X-COM: Enforcer is a pure arcade action game featuring more than 30 levels of nonstop shooting. You play as the enforcer, a humanoid robot exclusively designed to kill the hundreds of invading creatures found in each level. If you're familiar with the X-COM series--the original X-COM: UFO Defense from 1993 is widely recognized as one of the finest turn-based strategy games of all time--the simple action in X-COM: Enforcer might come as a real shock. Indeed, for die-hard fans of the X-COM strategy games, Enforcer is a travesty: It flagrantly abandons all of the suspenseful, tactical combat that made X-COM popular in the first place. In fact, aside from the "X-COM" in the title, and a generically similar premise of having to protect the earth from alien conquest, Enforcer is completely unrelated to its predecessors. This is unfortunate for X-COM fans, and actually, it's also too bad for X-COM: Enforcer. On its own terms, Enforcer is a fast-paced and rather fun shooter, though it'll prove too easy for veteran players.
If you're more experienced with action games than with strategy games, you'll be able to get into Enforcer immediately. The controls are extremely simple: You can run and jump in any direction, and you can shoot. All of this is easily accomplished using the mouse to steer and fire and the keyboard to run. Unlike in most recent shooters, you don't ever have to aim up or down in Enforcer. In the rare instances when your target isn't directly ahead of you, your character will actually aim up or down for you. Though there is an optional mouselook feature in the game, enabling it merely makes the controls more cumbersome than they are otherwise.
You can carry only one weapon at a time. Your default machine gun isn't really suitable for fending off the dozens of foes you'll be up against at virtually every moment in the game. Fortunately, more powerful weapons spawn into the area constantly, most all of which are great for killing packs of foes quickly and effortlessly. As you eliminate your foes, they drop spinning "data point" tokens, which you must collect before they disappear. These data points can be spent in between levels, either to unlock new weapons and power-ups or to augment those weapons and power-ups already available, and also to improve your character's basic attributes. Spending your data points is meant to be similar to the research-and-development systems from previous X-COM games, in which you'd reverse-engineer and then reapply the alien technology you discovered during skirmishes. Needless to say it's not nearly as involved in Enforcer, though as you progress through the game, you do get to pick and choose from a lot of different upgrade options. However, you'll soon realize that some of these options are much more valuable than others are, and later in the game, you'll have maxed out most of your upgrades anyway. Still, buying better weapons and power-ups can be a nice, quick change of pace from the hectic missions.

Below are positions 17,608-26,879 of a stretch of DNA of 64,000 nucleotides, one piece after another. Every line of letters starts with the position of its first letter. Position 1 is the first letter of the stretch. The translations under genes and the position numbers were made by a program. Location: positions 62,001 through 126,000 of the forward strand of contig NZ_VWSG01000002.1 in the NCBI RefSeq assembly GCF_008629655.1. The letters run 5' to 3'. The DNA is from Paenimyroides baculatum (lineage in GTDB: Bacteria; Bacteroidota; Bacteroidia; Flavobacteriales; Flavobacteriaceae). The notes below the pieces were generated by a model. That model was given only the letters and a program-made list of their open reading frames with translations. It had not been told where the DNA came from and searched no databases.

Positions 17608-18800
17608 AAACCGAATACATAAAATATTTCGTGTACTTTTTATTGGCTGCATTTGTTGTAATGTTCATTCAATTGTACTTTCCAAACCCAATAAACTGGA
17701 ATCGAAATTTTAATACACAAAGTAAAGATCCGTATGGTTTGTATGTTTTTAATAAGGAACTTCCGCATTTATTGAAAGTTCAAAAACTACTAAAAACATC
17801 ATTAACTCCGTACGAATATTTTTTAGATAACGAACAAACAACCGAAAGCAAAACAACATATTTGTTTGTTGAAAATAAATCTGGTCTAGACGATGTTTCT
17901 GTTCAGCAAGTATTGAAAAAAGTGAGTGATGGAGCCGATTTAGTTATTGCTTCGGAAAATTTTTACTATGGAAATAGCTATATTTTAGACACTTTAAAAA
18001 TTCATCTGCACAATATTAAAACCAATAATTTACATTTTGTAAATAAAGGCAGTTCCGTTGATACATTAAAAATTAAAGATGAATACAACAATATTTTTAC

Enforcer has more than 30 levels, almost all of which are virtually identical in that you must simply run from point to point, killing aliens and destroying the little teleporters that keep spawning them in. The aliens get bigger as you proceed through the game, but then again your guns get much stronger, and in the end, these factors balance each other out. Some levels also make you rescue a certain number of civilians, who stand around waiting for you helplessly (though they're actually immune to harm). The game pits you against a few forgettable boss monsters, and there's exactly one mission that makes you defend an area from alien attack for a couple of minutes. This sequence, which is relatively early in the game, is also relatively tough; you'll be glad when it's over.
Thirty levels sounds like a lot, but you could probably finish all of X-COM: Enforcer in a single sitting. This is partly because the levels don't waste any time; you usually start right at the brink of a firefight, and the fighting doesn't stop until you've destroyed all of the teleporters and completed the level. The design of the levels is very basic--there's very little exploration required, and you usually can't go on to the next area of a level without clearing out the area you're in. For those occasions when you can't easily find the next teleporter or civilian, a flashing blue arrow intermittently points in the general direction of your target, which helps put you back on track and keeps the pacing of the game steady. Most of the levels have a few hidden secrets. The majority of the levels have five floating icons that spell the word "bonus" hidden away in nooks and crannies (usually behind destructible walls), and if you collect all of these, you get whisked away to a bonus stage upon completion of the level. These bonus stages give you a chance to earn more data points under a time constraint. Besides bonus icons, many levels also have a hidden alien artifact that you can find. These unlock new research items, either a weapon or a power-up. They're actually a good incentive, as you'll want to finish the mission you're in to find out what the object is; and you'll want to play the next mission to find out how it works.